The Nuanced (But Key) Lesson Behind Robert F. Smith’s Gift

Amid all of the publicity regarding Robert F. Smith’s announcement to repay the student loan balances for each of the Morehouse College graduates a Sunday ago, there is a key lesson to ferret out, if advancement and nonprofit leaders are willing to look (and listen) closely.

Yes, the gift is wonderful and should be applauded.  Yes, the gift will end up being exceptionally large.  Yes, the gift is different than most other gifts in support of higher education in that Mr. Smith has agreed to pay the loans these Morehouse College graduates owe as opposed to helping them with scholarship dollars to afford the education in the first place (although it is important to note that Mr. Smith is also a Morehouse College scholarship donor.)

But, the observation most helpful for advancement and institutional leaders is more nuanced than these facts.  The most helpful lesson is found when we pay close attention to what exactly Mr. Smith said during his announcement and, just as importantly, how he said it.

Here is Mr. Smith’s announcement during the commencement address.  It’s worth taking a moment to watch and listen to it again.

Did you hear it?  He said emphatically:  “This is my class, 2019.”

Did you see it?  He pointed to himself and the class as he made this announcement.

The lesson is simple, if we are willing to really listen and watch.  This donor’s motivation wasn’t tax breaks.  It wasn’t a name on a building.  It wasn’t to have his family’s name appear on a donor recognition plaque somewhere.

No, the fundamental motivation that drove Mr. Smith to make this generous gift was his sense of authentic partnership with these students.  His emotionally-transparent statement showcased the true instigator for his decision:  He saw a problem and he wanted to make a difference.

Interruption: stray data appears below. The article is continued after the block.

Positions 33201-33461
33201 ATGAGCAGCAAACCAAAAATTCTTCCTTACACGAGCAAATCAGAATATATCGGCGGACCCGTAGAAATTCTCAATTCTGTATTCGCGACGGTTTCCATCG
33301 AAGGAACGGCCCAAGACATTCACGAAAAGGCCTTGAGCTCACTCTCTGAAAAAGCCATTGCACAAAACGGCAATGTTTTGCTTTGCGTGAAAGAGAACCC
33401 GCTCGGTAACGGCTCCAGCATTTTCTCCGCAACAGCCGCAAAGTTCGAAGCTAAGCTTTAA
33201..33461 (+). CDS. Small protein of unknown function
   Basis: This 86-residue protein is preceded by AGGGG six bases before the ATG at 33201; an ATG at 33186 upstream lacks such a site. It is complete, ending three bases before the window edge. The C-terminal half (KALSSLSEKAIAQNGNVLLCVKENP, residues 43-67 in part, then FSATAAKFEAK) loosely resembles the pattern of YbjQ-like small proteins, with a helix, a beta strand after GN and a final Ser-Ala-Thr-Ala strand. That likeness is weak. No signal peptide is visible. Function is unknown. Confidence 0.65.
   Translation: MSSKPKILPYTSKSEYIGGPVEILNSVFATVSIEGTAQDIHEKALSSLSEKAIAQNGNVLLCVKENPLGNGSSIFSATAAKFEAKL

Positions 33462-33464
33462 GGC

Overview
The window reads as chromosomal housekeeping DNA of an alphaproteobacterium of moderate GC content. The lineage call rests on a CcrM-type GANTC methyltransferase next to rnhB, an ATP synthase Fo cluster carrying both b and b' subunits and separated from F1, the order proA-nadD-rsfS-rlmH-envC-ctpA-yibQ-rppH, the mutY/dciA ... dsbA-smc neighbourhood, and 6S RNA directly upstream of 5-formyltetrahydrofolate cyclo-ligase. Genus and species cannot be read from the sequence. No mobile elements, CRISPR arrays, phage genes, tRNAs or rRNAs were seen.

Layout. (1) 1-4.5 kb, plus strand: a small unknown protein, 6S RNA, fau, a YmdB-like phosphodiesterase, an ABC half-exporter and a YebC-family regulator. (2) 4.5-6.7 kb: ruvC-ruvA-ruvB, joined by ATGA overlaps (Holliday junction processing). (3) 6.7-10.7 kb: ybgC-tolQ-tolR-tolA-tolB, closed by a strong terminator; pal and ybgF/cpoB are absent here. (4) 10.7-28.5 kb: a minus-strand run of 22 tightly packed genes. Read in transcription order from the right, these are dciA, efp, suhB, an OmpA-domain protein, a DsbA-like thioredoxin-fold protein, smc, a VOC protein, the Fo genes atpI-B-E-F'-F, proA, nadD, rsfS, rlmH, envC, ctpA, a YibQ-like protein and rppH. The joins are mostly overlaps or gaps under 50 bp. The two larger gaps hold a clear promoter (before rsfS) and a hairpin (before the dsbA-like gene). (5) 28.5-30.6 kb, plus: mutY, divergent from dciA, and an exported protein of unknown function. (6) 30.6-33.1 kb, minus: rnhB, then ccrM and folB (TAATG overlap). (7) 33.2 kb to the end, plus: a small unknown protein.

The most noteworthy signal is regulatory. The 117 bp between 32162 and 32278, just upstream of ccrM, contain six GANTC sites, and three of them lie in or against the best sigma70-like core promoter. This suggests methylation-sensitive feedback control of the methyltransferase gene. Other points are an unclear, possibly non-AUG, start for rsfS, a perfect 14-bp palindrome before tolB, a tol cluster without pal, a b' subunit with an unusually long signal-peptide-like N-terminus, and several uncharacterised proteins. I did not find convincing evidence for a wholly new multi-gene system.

Clearly, he views himself at least being partly responsible for ensuring that these graduates have “fuel in their bus.” He has a sense of ownership in helping to solve a problem he cares about – in this case student loan debt for these graduates.

The lesson, then, apparent in Mr. Smith’s announcement has to do with the nature of our work.  Our work as advancement leaders and nonprofit leaders more broadly is not to offer a menu of giving options from which donors can choose.  Our work is to involve donors in a cause that betters humanity and our world.  Our work is to invite donors to experience the mission themselves so that they are encouraged to adopt the same sense of authentic responsibility Mr. Smith clearly has.  Our work is to touch the heart of the donor far more than it is to convince the mind.

Mr. Smith said that 2019 is his class.

How different might our fundraising results look if, instead of calling on donors when we want their support for our plans, we decide to seriously invite them to partner with us to solve big problems.  We may just find that they are eager to put more fuel in our bus.

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